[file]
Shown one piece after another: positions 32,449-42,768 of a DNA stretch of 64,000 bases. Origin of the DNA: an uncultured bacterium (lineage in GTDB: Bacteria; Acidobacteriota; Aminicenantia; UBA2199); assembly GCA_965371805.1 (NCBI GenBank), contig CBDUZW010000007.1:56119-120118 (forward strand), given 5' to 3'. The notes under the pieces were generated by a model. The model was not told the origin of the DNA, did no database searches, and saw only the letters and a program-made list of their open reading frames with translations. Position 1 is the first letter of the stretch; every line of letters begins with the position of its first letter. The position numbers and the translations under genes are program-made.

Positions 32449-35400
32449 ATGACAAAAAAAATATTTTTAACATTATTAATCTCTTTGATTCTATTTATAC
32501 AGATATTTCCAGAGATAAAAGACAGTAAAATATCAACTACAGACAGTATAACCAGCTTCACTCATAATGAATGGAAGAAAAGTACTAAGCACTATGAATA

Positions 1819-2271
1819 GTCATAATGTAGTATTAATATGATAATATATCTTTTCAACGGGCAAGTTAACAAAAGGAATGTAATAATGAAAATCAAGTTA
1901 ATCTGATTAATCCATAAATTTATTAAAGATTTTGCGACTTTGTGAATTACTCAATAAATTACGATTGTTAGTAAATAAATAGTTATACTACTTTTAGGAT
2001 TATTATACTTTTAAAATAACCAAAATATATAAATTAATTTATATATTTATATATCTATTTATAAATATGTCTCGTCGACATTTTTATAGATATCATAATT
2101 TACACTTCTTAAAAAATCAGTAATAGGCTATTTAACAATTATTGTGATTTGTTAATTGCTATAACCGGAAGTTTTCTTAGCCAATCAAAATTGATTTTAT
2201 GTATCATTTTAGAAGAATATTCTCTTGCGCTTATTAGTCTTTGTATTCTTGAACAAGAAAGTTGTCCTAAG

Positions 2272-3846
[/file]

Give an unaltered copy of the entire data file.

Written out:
Shown one piece after another: positions 32,449-42,768 of a DNA stretch of 64,000 bases. Origin of the DNA: an uncultured bacterium (lineage in GTDB: Bacteria; Acidobacteriota; Aminicenantia; UBA2199); assembly GCA_965371805.1 (NCBI GenBank), contig CBDUZW010000007.1:56119-120118 (forward strand), given 5' to 3'. The notes under the pieces were generated by a model. The model was not told the origin of the DNA, did no database searches, and saw only the letters and a program-made list of their open reading frames with translations. Position 1 is the first letter of the stretch; every line of letters begins with the position of its first letter. The position numbers and the translations under genes are program-made.

Positions 32449-35400
32449 ATGACAAAAAAAATATTTTTAACATTATTAATCTCTTTGATTCTATTTATAC
32501 AGATATTTCCAGAGATAAAAGACAGTAAAATATCAACTACAGACAGTATAACCAGCTTCACTCATAATGAATGGAAGAAAAGTACTAAGCACTATGAATA

Positions 1819-2271
1819 GTCATAATGTAGTATTAATATGATAATATATCTTTTCAACGGGCAAGTTAACAAAAGGAATGTAATAATGAAAATCAAGTTA
1901 ATCTGATTAATCCATAAATTTATTAAAGATTTTGCGACTTTGTGAATTACTCAATAAATTACGATTGTTAGTAAATAAATAGTTATACTACTTTTAGGAT
2001 TATTATACTTTTAAAATAACCAAAATATATAAATTAATTTATATATTTATATATCTATTTATAAATATGTCTCGTCGACATTTTTATAGATATCATAATT
2101 TACACTTCTTAAAAAATCAGTAATAGGCTATTTAACAATTATTGTGATTTGTTAATTGCTATAACCGGAAGTTTTCTTAGCCAATCAAAATTGATTTTAT
2201 GTATCATTTTAGAAGAATATTCTCTTGCGCTTATTAGTCTTTGTATTCTTGAACAAGAAAGTTGTCCTAAG

Positions 2272-3846